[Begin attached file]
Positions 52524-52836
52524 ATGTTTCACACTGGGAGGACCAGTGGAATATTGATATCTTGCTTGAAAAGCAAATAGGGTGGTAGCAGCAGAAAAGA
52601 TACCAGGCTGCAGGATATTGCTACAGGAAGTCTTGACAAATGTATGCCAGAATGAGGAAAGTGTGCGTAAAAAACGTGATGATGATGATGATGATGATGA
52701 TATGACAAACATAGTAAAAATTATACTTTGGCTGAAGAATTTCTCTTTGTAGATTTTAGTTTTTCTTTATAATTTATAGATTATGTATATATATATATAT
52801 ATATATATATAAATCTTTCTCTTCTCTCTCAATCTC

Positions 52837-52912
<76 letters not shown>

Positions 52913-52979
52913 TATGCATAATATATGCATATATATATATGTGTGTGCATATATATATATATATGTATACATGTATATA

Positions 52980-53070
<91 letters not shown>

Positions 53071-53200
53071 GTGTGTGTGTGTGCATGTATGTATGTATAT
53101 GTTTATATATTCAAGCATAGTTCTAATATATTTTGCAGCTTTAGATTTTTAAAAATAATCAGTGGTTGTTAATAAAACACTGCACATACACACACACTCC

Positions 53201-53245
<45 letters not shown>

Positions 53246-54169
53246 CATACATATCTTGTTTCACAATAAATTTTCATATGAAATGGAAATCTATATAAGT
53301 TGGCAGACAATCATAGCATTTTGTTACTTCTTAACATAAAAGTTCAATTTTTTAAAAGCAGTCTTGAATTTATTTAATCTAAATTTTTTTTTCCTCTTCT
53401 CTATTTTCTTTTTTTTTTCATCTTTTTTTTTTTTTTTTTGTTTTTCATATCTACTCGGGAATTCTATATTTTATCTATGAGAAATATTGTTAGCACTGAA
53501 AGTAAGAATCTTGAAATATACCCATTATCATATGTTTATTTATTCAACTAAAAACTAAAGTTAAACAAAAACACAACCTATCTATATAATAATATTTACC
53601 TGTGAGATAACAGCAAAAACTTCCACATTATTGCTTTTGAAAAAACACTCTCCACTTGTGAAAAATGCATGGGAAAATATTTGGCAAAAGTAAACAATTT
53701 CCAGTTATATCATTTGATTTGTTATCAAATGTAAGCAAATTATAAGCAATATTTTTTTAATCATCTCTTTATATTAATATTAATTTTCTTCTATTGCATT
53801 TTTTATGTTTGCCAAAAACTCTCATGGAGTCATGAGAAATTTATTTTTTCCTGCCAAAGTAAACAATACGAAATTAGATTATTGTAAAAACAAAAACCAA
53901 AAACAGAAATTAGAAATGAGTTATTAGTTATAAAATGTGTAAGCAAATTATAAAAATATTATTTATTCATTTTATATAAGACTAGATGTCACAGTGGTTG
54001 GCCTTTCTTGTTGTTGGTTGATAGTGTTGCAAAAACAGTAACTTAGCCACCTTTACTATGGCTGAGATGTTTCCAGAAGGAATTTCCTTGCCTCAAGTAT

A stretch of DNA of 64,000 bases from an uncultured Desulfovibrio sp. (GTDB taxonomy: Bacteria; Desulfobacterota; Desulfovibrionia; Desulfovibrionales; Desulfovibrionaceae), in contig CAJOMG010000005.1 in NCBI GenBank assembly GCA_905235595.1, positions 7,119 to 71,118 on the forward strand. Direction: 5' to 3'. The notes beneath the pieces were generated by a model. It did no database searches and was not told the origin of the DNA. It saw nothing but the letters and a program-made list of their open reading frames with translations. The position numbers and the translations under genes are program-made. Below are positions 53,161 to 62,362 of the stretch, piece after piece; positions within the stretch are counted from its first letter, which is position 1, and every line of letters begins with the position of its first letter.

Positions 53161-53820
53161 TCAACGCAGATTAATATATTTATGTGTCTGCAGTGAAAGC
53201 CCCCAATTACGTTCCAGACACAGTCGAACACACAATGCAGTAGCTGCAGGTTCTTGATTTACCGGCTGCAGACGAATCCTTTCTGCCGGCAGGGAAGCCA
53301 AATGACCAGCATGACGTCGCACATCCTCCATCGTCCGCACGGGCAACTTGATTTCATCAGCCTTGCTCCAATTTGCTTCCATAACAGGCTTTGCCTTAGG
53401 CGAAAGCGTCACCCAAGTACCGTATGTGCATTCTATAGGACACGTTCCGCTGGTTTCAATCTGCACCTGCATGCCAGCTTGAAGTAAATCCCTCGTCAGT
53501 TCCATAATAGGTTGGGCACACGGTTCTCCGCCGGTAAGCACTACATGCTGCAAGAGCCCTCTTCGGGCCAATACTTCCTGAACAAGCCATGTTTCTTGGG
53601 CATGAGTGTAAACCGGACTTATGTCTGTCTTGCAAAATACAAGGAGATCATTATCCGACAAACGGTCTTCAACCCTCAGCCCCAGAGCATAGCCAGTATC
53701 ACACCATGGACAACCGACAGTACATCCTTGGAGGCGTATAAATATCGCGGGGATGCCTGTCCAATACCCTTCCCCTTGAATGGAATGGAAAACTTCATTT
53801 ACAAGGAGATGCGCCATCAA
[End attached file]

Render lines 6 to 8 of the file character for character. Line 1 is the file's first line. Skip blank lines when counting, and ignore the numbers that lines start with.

Positions 52837-52912
<76 letters not shown>

Positions 52913-52979